Thursday, September 3, 2009

Hibernicus - Letter XXIX

Submitted by Dick Palmer

Montezuma, July, 1820.

My Dear Sir,

I consider navigation on a canal, not only the least expensive, but the most secure mode of travelling that can be adopted. Here is no bursting of boilers nor any other accident to which steam-boats are exposed. You can neither be burnt nor drowned, and your horses cannot run away with your carriage and dash it to atoms; but then you must be on the constant look out to avoid a fracture of the head from the low and ill constructed bridges: why, in this country of wood, stone should be used for erecting bridges; why they should be made so low as just to avoid the boat; why they should contain abutments jutting out into the canal, and for ever striking the boat; and why the stones should be piled upon each other without mortar, are questions which I must refer to the decision of the Canal Board and their engineers.

If the bridges had been sufficiently elevated, then the boat could have been drawn from a mast instead of the side, as is practiced in Flanders, and an unceasing and pernicious wearing of of the banks by the drag rope would have been prevented. I know of no other accidents that can happen, except from the falling of trees across the boat, or from the carelessness of the men who have the management of the locks.

I saw at Jordan, which is 80 miles from Utica, two loaded boat, which had left Schenectady seven days before. This would average 25 miles a day, and part of the way is on a difficult ascending navigation up the Mohawk. Again; a vessel of 50 tons went from Utica to Trumansburgh on the Cayuga Lake, 130 miles in three days, loaded with merchandise, and without change of horses. A loaded boat can go on this canal without difficulty at the rate of 40 miles a day.

I have just learned that the state is about to purchase the rights of the Western Inland Lock Navigation Company. This is a very just and proper measure. The works of the Company are out of order, and the toll is exorbitant. Every bushel of wheat has to pay a duty of 59 cents before it reaches Schenectady.

The canal of this Company at Rome is one mile and three quarters long, thirty-two feet wide at the top, and from two and a half to three feet deep. It has two locks 73 feet long, and 12 feet wide. The lift of the one on the Mohawk is ten feet, and on Wood Creek eight. This work was made under the direction of Mr. Weston, an English engineer, who had, besides his expenses, a salary of a thousand guineas a year. The superintendent of the laborers had a salary of 2,500 dollars; and this short canal took two years to make.

What a difference in management; proceeding at the same rate, it would take two centuries to complete the Erie Canal. The water cement was imported. The lock at the German Flats was made of terras, and at Little Falls of Welsh lime. The former has answered best.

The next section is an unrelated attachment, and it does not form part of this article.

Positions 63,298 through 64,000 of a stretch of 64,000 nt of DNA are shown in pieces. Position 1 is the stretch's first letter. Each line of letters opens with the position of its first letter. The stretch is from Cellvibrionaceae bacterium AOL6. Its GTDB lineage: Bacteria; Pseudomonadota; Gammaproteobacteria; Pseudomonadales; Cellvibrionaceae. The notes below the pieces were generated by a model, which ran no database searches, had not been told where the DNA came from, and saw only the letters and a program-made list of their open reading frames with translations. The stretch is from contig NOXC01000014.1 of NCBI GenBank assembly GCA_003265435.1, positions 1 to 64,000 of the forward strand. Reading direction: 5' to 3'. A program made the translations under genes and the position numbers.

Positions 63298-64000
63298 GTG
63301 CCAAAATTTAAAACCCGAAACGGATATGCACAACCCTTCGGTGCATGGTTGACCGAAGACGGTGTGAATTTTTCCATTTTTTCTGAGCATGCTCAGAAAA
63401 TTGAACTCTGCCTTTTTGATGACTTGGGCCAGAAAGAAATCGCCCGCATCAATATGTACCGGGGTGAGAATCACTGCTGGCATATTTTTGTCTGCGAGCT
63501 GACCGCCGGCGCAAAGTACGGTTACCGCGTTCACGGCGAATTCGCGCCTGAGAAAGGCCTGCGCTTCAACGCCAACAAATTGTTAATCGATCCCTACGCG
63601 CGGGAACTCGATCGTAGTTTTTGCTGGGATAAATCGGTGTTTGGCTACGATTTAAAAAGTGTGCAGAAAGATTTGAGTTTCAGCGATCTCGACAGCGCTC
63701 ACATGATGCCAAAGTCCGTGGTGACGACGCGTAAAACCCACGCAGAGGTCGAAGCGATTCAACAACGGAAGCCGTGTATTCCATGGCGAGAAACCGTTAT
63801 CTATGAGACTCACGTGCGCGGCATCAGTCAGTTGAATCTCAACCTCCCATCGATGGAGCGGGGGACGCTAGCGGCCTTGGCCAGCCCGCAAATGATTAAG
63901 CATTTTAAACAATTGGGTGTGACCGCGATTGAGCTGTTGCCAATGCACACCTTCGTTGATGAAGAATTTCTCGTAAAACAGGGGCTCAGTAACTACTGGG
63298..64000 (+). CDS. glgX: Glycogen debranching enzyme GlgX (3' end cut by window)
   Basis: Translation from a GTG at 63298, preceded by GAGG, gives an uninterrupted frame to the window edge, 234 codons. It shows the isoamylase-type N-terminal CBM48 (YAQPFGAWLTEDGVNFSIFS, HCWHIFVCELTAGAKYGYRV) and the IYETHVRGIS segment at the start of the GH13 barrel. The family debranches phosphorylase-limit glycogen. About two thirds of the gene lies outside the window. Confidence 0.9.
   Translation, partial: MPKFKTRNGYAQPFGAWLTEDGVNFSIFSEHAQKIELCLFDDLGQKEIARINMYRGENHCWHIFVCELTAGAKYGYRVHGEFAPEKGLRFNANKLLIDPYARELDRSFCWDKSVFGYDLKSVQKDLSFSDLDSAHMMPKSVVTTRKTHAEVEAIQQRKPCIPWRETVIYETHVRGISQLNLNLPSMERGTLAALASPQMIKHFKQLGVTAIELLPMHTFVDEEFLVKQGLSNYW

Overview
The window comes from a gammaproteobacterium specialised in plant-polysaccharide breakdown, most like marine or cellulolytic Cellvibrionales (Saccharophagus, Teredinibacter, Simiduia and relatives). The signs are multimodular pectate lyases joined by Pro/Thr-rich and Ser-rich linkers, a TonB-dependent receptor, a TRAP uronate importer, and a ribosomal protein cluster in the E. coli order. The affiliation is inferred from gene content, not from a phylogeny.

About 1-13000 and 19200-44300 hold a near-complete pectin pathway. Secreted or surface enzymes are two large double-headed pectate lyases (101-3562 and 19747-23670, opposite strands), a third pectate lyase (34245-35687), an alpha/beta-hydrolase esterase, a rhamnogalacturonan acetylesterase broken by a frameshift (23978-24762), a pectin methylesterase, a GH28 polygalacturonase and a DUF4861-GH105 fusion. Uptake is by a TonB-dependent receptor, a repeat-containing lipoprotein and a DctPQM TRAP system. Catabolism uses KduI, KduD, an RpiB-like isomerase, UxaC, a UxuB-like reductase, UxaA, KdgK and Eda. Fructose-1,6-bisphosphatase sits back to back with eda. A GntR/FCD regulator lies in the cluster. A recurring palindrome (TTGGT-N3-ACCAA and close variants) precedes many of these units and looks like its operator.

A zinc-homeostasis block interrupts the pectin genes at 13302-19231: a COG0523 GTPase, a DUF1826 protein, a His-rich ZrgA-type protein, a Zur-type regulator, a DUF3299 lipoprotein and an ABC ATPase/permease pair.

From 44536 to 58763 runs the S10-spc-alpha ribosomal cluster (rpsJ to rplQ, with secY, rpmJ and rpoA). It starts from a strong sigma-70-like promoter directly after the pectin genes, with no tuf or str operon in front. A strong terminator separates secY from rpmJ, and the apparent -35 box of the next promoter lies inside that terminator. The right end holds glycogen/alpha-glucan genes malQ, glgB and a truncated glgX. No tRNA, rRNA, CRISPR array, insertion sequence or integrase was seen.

The tolls of this Company are so oppressive, that boats frequently unload and pass through the locks empty and resume their load afterwards. It is indeed well that the state has purchased it. I am persuaded that the markets of New York will now be supplied with western, instead of southern flour, and that the displacement of the latter from the market will greatly affect the agriculture of the south.

In looking at the great results which must arise from it - it is impossible to keep out of view some of the revolutions which will take place in the internal trade of the country. There is a certain class scattered all over, who unite in one profession, the calling of iron mongers, grocers, druggists, and shop keepers, and who are continually offering temptations to purchasers. The facility of conveyance by the canal, will induce people to resort to villages for supplies. The thrifty housewife will take her cheese and her butter to market, and return with her sugar and tea.

A considerable deal of trade will be carried on by exchange, and more scope and greater encouragement will be afforded for the operations of industry and economy. A vast capital will be employed to more advantage. A canal boat of 40 tons can be purchased for 400 dollars, which, with two horses, will be cheaper than a heavy wagon of six horses, and will convey ten times as much. The comparative cheapness of canal barges to river sloops as well as wagons, will supersede the necessity of very large investments of capital.

With all these and other important advantages staring the community in the face, it is not extraordinary, that there should be an organized opposition against the canal that wretches should be encouraged to instill poison into the public mind, and to destroy its embankments? By the bye, can you tell me why accidents in the bursting of embankments and mill-dam occur more frequently in the night time than in the day?


No comments: